Pick up Your Cross – Having a Pure Heart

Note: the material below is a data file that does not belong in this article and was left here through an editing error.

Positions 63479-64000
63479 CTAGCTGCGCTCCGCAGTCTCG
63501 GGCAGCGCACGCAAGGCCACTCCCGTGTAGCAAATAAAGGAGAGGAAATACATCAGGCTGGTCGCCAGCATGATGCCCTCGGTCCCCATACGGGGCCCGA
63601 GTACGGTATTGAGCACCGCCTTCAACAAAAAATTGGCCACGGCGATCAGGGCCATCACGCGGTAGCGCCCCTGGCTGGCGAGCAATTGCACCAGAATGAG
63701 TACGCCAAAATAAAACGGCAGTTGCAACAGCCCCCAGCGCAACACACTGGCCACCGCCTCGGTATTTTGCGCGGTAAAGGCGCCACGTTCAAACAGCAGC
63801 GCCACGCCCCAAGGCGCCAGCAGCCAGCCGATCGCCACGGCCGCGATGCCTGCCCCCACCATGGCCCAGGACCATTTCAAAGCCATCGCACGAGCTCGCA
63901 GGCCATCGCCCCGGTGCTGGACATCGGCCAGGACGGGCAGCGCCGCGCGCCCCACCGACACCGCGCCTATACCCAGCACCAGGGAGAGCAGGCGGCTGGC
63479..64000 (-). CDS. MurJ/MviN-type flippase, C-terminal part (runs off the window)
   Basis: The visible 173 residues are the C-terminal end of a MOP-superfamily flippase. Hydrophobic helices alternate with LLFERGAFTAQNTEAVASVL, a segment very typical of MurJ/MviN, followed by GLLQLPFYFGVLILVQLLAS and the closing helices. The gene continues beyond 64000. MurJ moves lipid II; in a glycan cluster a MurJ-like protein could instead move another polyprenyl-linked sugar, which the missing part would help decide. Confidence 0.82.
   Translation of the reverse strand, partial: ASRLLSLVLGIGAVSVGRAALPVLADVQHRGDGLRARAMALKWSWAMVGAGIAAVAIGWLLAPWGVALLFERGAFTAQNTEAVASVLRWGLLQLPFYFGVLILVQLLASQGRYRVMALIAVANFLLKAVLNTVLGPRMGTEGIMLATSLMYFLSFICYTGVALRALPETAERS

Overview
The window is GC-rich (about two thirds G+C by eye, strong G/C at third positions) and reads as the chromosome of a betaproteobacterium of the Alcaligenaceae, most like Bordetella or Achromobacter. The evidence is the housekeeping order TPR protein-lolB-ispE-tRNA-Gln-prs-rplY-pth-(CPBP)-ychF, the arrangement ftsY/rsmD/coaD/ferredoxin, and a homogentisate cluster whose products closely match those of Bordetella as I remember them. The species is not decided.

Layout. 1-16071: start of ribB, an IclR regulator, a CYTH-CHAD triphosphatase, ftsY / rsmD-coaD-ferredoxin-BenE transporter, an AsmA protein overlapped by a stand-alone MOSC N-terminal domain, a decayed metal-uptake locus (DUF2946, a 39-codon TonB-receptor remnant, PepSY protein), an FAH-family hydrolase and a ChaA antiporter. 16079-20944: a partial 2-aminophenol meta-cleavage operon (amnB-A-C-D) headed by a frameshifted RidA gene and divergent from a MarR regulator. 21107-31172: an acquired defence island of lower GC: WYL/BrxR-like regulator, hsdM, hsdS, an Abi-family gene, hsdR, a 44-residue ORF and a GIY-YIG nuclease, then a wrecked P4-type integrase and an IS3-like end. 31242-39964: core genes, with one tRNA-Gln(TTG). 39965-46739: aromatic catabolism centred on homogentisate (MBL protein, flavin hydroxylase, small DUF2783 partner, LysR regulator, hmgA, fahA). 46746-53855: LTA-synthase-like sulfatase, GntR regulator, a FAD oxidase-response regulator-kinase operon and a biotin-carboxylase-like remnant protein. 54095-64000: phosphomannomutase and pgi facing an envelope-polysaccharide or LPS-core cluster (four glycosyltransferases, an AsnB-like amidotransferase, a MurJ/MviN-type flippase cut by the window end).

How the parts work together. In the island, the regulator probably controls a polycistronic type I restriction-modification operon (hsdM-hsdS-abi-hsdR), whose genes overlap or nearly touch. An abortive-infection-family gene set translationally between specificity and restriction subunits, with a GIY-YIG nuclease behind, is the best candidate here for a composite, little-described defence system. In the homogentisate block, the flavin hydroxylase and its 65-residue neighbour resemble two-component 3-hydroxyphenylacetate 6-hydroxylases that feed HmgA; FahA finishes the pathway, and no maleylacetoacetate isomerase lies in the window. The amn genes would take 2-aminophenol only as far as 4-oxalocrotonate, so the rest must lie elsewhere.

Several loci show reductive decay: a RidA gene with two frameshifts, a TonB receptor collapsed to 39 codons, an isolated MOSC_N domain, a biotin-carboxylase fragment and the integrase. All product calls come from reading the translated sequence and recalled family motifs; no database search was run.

Christ calls us to pick up our cross. How are we to fulfill this call? The Carmelite response is with a pure heart. Of course, the Carmelite response is deep-seated within the Christian tradition. Recall, when Jesus tells us “Blessed are the Pure of Heart, for they shall see God (Matt. 5:8).” It is through the cross that we see who our God is. Good Friday reveals to us the depth of God’s love for us, which is a gaze we are invited into. Easter Sunday shows us the power of His love, a love that defeated death. As St. Paul wrote, “The message of the cross is foolishness to those who are perishing, but to us who are being saved it is the power of God (1 Cor. 1:18).” Also, St. Paul reminds us that “For one believes with the heart … (Rom. 10:10).” Yet, it is our hearts that cause us to settle for the lesser things and the little comforts of life. St. John of the Cross reminds us that two contraries cannot coexist in the same subject and that love of God and attachments to creatures are contraries, and thus cannot exist within the same will (Ascent of Mount Carmel Book 1, Chapter 6, par. 1). As Christ told us in his Sermon on the Mount “For where your treasure is, there your heart will also be (Matt. 6: 21).” Thus, it is the eyes of our heart that needs to see the Cross as its treasure, so it will embrace it fully.